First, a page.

• Benton Lake NWR, a short-grass prairie and glacier-formed wetland in central Montana’s Cascade and Chouteau Counties, had 9,100 visits in 2006. Those visitors spent $149,500, and 79 percent of that came from non-residents.
  • Modoc NWR is in northeastern California, a part of a state that tourists typically do not frequent. This high-altitude desert valley attracts over 250 species of birds and it is a staging area for waterfowl in the spring and fall migrations, which lures birdwatchers and others.  The refuge’s 15,000 visits in 2006 generated $314,000 in expenditures and $57,000 in tax revenue.
  • Wheeler NWR between Huntsville and Decatur in northern Alabama, is a 34,500-acre refuge on the edge of the Mississippi flyway, a favorite wintering habitat for migrating waterfowl.  Its diverse habitat types also attract over 285 species of songbirds, 115 species of fish and other wildlife.  The refuge had 249,840 fishing visits in 2006 and 590,700 total visitors who generated almost $12 million in expenditures, 202 jobs and $2.2 million in tax revenue.
  • Three Oklahoma refuges attract visitors from near and far. Sequoyah NWR in east-central Oklahoma has the largest concentration of snow geese in the state and many wading birds in the summer and fall.  Established in 1946, Tishomingo NWR, at 16,464 acres, is in south-central Oklahoma is part of the central flyway.  Washita NWR, established in 1961 in west-central Oklahoma, is a feeding and resting area for sandhill cranes and other migrating and wintering waterfowl.    Washita had 59,000 visitors in 2006 who spent $1.1 million in nearby communities.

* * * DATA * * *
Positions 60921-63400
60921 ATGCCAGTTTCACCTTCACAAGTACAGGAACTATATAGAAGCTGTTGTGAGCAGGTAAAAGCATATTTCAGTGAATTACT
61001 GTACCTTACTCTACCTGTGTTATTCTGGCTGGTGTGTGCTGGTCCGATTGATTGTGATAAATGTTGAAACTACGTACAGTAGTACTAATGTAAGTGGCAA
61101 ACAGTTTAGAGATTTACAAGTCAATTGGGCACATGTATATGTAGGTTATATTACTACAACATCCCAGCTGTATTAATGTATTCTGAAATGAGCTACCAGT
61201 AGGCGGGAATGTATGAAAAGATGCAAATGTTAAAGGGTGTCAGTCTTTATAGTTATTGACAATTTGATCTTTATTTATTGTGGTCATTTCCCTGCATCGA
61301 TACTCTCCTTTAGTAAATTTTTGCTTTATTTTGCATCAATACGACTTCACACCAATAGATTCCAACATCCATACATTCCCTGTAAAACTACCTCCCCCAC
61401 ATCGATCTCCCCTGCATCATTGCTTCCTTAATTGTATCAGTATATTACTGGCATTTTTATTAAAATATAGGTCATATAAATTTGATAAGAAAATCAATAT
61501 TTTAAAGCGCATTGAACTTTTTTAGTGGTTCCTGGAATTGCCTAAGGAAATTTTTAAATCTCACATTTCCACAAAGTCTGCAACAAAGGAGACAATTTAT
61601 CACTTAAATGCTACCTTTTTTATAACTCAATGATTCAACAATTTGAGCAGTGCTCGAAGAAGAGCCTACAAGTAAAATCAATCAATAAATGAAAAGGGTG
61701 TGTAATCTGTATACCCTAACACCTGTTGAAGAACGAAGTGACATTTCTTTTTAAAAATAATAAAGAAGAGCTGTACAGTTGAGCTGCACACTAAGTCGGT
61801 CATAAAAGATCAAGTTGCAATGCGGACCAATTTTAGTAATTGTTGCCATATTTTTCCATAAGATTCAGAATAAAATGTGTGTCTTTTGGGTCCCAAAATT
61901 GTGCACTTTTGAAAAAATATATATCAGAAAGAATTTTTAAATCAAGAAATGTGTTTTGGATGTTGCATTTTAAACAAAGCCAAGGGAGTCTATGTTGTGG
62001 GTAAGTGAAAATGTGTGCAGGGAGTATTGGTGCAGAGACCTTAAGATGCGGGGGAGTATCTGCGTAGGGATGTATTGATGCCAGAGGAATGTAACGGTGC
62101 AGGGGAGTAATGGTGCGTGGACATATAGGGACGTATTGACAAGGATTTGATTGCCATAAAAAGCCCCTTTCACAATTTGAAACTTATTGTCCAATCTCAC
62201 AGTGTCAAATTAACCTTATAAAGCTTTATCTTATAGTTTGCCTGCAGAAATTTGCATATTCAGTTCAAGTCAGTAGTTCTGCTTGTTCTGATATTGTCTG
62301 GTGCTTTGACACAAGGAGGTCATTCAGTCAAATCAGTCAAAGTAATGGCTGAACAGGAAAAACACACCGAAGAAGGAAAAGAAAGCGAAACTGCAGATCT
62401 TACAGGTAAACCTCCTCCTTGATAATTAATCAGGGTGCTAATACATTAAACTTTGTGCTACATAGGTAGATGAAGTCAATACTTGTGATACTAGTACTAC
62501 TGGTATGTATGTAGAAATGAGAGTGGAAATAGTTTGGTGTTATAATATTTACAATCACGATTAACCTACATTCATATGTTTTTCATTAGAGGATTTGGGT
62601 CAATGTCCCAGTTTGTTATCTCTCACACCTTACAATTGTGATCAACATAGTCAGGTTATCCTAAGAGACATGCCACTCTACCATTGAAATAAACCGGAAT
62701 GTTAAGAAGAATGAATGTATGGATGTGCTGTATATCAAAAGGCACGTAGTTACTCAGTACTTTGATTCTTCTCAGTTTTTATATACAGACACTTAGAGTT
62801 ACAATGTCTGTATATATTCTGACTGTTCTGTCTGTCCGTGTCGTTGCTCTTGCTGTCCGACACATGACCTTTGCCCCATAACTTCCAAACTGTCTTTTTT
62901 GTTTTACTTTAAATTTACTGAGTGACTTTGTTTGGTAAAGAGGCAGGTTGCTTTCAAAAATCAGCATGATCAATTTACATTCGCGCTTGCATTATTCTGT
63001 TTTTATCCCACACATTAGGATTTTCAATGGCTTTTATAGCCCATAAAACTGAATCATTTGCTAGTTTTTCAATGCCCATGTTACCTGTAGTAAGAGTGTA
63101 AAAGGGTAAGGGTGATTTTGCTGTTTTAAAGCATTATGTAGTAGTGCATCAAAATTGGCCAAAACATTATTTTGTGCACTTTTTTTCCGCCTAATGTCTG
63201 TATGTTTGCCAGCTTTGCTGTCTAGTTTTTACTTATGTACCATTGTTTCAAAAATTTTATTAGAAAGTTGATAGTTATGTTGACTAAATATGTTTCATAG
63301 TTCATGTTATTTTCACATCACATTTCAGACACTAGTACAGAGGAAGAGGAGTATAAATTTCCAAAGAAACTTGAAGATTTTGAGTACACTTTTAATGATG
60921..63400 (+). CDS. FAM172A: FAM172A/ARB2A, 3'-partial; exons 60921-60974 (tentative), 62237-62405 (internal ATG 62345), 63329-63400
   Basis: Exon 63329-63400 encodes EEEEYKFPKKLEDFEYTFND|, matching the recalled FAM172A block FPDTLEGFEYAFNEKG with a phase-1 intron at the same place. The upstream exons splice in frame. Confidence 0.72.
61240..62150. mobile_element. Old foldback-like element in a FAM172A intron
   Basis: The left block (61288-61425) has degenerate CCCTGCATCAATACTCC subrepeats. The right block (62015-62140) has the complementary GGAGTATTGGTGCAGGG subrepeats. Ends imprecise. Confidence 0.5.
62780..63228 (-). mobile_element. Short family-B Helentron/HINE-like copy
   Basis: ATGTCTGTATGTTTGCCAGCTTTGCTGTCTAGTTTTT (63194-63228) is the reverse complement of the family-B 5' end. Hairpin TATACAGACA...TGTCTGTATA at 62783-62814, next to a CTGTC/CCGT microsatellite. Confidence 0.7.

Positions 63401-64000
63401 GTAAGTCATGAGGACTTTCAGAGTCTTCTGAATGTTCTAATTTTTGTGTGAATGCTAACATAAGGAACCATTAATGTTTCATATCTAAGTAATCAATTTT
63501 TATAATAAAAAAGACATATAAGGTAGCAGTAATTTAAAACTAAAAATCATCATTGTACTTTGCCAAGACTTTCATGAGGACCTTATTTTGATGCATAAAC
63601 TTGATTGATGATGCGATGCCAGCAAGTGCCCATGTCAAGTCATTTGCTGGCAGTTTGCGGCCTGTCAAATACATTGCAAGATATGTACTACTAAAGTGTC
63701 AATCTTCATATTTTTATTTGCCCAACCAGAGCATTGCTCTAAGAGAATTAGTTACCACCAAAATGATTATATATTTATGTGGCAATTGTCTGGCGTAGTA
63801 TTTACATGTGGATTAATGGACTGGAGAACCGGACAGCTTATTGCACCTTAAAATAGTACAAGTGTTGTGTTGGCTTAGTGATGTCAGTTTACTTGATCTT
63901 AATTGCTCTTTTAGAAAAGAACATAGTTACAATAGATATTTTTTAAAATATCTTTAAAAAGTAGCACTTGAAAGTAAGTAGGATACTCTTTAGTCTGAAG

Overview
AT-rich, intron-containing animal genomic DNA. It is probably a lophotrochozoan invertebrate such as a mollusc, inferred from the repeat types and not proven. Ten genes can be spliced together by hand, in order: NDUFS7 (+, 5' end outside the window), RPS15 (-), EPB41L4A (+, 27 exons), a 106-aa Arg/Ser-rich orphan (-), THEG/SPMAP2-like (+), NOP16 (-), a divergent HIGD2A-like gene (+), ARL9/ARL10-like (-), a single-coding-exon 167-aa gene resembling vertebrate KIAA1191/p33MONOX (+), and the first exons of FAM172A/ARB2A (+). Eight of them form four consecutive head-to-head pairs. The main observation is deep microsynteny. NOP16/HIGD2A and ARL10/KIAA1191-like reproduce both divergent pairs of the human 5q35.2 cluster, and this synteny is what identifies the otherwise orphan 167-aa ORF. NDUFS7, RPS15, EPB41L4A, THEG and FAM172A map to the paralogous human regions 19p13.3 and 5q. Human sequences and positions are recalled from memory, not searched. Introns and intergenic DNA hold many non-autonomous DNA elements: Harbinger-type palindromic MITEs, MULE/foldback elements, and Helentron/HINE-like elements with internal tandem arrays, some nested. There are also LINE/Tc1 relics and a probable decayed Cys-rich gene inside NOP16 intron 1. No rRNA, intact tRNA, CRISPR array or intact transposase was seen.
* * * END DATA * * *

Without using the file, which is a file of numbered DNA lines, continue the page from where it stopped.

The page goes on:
• Eastern Neck NWR, a 2,286-acre island in Maryland, sits at the confluence of the Chester River and Chesapeake Bay.  As a critical staging site for over 240 bird species, like tundra swans, bald eagles and peregrine falcons, it is a popular day trip for people from Washington, D.C., Baltimore and Philadelphia, attracting over 104,000 people in 2006.  Those visitors put $2.7 million into the local economy and generated almost $597,000 in tax revenue.
  • The diverse habitats of Bandon Marsh NWR on Oregon’s southwestern coast are home to migratory birds and anadromous fish, like steelhead and cutthroat trout.  The 4,050 visits to Bandon produced $46,400 in expenditures; 78 percent of the visitors were non-residents.

As the new Congress debates the next federal budget, our refuges, like many conservation programs, could again be threatened with budget cuts, despite refuges’ growing and unmet needs.  Let’s hope Congress looks at the bigger picture and grasps how federal dollars multiply almost five-fold as they ripple through home communities across the land.

Permanent link to this article: https://www.refugeassociation.org/2015/01/refuges-nourish-local-economies/